The fire, which is thought to have begun as a car fire before spreading to two homes, displaced a combined total of four adults and four dogs. The house was already in flames by the time firefighters from Suffern, Mahah, Monsey, Hillburn, Tallman and Sloatsburg arrived.

The families received funds from the Red Cross to pay for lost personal items and were able to find shelter on their own, but remain homeless. The Red Cross recommended donations of gift cards and similar credit which can be used by the families to buy amenities.

Donations can be dropped off at the Suffern Police Headquarters.

Cuomo defends himself amid Moreland criticism: “It’s my commission.”

Amid the fallout from the sudden disbanding of the anti-corruption Moreland Commission and a possible federal investigation, Governor Andrew Cuomo doubled down on his assertion that he was legally entitled to “interfere” with its activities.

Cuomo and his aides have been accused of derailing investigations into campaign contributions by stopping subpoenas. In an interview with the business news outler Crain’s editorial board, he said there was no legal question related to whether it was proper to inject himself into the Commission’s activities.

“It’s my commission,” Cuomo said. “My subpoena power, my Moreland Commission. I can appoint it, I can disband it. I appoint you, I can un-appoint you tomorrow.”

However, Cuomo’s “me, my, mine” bit has drawn even further criticism, with some commentators likening it to Richard Nixon’s infamous ramblings on the power of the presidency.

The Commission was disbanded in March, accomplishing little except a pilot program for publicly-funded State Comptroller elections. Though Cuomo insisted the Commission was instrumental in getting an ethics bill passed this year, government accountability groups remain critical of its failure to pursue the investigations or more comprehensive campaign reform.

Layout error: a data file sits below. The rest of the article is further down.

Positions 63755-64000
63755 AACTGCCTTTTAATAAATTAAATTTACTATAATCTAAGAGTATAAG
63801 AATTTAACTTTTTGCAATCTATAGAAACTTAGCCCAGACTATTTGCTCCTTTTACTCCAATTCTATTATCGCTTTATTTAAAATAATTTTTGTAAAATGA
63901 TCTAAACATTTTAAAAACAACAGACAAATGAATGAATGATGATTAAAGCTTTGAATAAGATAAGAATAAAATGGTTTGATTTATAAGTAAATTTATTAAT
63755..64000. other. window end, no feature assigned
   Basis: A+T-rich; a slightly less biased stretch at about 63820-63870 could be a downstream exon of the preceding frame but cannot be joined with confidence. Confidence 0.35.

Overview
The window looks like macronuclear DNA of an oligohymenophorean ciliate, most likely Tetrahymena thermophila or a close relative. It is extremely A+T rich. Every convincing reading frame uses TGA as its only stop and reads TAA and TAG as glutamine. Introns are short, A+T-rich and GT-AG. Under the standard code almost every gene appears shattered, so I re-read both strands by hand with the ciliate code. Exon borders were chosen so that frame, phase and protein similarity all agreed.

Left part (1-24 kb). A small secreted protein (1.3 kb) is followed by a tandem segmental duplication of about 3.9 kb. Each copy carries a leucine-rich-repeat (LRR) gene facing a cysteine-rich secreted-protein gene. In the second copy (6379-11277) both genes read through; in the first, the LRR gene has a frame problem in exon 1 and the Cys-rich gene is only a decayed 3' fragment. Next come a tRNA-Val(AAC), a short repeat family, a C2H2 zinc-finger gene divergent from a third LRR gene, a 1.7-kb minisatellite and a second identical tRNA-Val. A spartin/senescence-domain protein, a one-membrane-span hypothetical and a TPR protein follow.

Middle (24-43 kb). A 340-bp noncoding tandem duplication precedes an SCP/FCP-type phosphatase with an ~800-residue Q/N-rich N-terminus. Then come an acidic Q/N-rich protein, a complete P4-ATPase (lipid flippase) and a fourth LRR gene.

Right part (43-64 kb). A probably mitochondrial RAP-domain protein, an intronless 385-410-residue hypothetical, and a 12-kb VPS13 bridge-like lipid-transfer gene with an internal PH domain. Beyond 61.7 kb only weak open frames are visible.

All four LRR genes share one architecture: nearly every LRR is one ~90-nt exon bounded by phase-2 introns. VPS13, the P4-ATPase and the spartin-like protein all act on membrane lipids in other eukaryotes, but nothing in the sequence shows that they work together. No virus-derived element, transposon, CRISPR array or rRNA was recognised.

Bharara has not yet announced whether or not an investigation would be launched.

U.S. Rep. Michael Grimm turns himself in to feds to face fraud charges

U.S. Rep. Michael Grimm (R-Staten Island) surrendered to the FBI on Monday to face charges of tax fraud and mail fraud stemming from alleged failures to report sales and wages at a Manhattan restaurant he once operated. Grimm, who ran the health food restaurant Healthalicious from 2007 to 2010, was charged with 20 counts for allegedly hiring illegal immigrants and paying them off the books and under-reporting sales to avoid paying taxes.

Grimm is also on the FBI’s radar for allegedly using straw donors to raise $10,000 in funds for his congressional campaign, though no charges have been brought and the case is still under investigation. Calling himself a “man of integrity,” Grimm claims he was wrongly accused and that the case is a political smear. In response to the scandal, he resigned from the House Financial Services Committee, but announced no plans to step down.